When a doctor or medical professional fails to diagnose or misdiagnoses a treatable condition, it can lead to long term injuries or death. This is one of the most common causes of medical error in Texas. We discuss this with Brian Steward.
Justin Hill: Welcome to Hill Law Firm Cases, a podcast discussing real-world cases handled by Justin Hill and the Hill Law firm. For confidentiality reasons, names and amounts of any settlements have been removed. However, the facts are real. These are the cases we handle on a day to day basis.
Justin Hill: Welcome to another episode of Hill law firm cases. I’m here with Brian Stewart again, as we’ve been talking about medical malpractice. Brian is was one of San Antonio’s best, most knowledgeable medical malpractice attorneys. He’s done plaintiffs and defense work and we’ve been talking about the most common reasons and bases for medical malpractice lawsuits specifically in Texas in San Antonio since we have our own unique set of laws I guess is the best way to put it.
Brian, let’s talk about misdiagnosis. I’ve had calls before and only almost all the calls I have gotten have been related to the failure to diagnose or the misdiagnosis, not failure to diagnose. The misdiagnosis of some medical condition that the misdiagnosis led to worse complications or death in the future. Talk to me about that, how those are evaluated and what you’ve seen in your practice.
Brian Stewart: The thing about failure to diagnose and misdiagnosis cases is that you’re always looking retrospectively, meaning you’re looking backwards, which means once it’s finally diagnosed, it’s easy to figure out what it was.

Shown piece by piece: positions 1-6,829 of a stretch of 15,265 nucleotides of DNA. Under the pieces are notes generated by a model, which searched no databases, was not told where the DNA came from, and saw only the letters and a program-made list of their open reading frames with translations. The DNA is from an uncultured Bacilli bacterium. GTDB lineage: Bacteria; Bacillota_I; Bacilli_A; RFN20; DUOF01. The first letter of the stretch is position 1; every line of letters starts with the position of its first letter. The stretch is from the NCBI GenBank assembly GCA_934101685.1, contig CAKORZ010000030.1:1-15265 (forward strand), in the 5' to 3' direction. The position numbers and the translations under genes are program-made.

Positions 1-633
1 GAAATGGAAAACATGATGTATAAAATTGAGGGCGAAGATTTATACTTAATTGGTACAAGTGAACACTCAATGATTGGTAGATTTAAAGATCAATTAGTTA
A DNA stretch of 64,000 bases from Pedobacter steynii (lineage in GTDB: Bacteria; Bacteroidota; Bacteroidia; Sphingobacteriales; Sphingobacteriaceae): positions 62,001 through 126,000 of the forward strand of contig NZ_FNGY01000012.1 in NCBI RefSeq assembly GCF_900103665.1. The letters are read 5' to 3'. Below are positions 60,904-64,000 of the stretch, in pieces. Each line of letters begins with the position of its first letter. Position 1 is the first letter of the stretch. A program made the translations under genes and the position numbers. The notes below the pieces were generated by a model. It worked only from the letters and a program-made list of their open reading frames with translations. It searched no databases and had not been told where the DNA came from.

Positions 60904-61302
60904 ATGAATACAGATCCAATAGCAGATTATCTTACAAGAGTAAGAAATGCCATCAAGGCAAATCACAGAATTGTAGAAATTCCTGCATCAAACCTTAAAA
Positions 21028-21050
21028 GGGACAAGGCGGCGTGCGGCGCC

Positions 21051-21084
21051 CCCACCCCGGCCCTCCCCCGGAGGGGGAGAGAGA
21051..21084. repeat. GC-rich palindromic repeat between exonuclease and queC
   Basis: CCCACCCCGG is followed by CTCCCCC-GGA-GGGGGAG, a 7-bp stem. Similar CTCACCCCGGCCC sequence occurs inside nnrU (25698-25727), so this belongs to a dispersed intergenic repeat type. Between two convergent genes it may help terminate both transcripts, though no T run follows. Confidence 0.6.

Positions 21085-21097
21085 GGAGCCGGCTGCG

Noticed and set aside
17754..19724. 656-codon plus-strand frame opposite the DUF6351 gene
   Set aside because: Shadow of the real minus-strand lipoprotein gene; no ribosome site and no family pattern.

Unfortunately, we don’t get the luxury of preparing those cases in that way. We have to look at what the physician or the healthcare provider knew at the time that patient presented. That makes those cases difficult, not impossible, but difficult because at many times, we will know vastly more than that healthcare provider knew at the time of presentation, which means that the decisions that we’re trying to make when we’re looking and evaluating these cases are much different than the decisions that the healthcare provider was making.
There’s an exception, and the exception is fractures. The exception is health. When healthcare providers take X-rays, take CTS, taking MRIs, and they interpret a film and then two days, three days, a week later, they call back and say, “Yes, we actually do see a fracture”, those are slightly different cases on the liability part because it’s fairly easy to determine, “Okay, someone missed something”. The problem is the damages aspect of those cases because the delay in the diagnosis typically doesn’t change anything in those fractures.
Where you get a lot of calls, and these are heartbreaking calls are in cancer cases, cancer failure to diagnose or delay in diagnosis, because you have people who, they rely upon their health care providers, they follow the instructions, they get the testing, whether it’s mastectomies or various other exams, and they believe that they’re doing fine until they find out ultimately that they’re not, so then you try to work backwards to figure out what was missed.
When you do that you determine or you understand that someone may have misinterpreted a test or not ordered the test that would have been diagnostic, meaning they didn’t order the test that would have given them the answer that they’re looking for, and now you have a patient or a patient’s family, unfortunately, who’s asking you to try to determine, “Hey, what happened here?”, and should they have done something sooner and would they have changed the outcome, and changing the outcome is where these cases rise and fall.
Justin: You have to prove that at some point that if it had been properly diagnosed whenever it should have been found, that the outcome would have been different. Specifically with cancers, there are some that the survival rate or the prognosis is so terrible that you almost have to tell these clients when they come in, it really didn’t matter if they had found it or not, because there would have been nothing maybe a lengthening of somebody’s life, but maybe never saving a life. In cases like that, is that just a tough conversation you have to have or are other cognizable claims in those situations whenever maybe it’s just delaying the inevitable.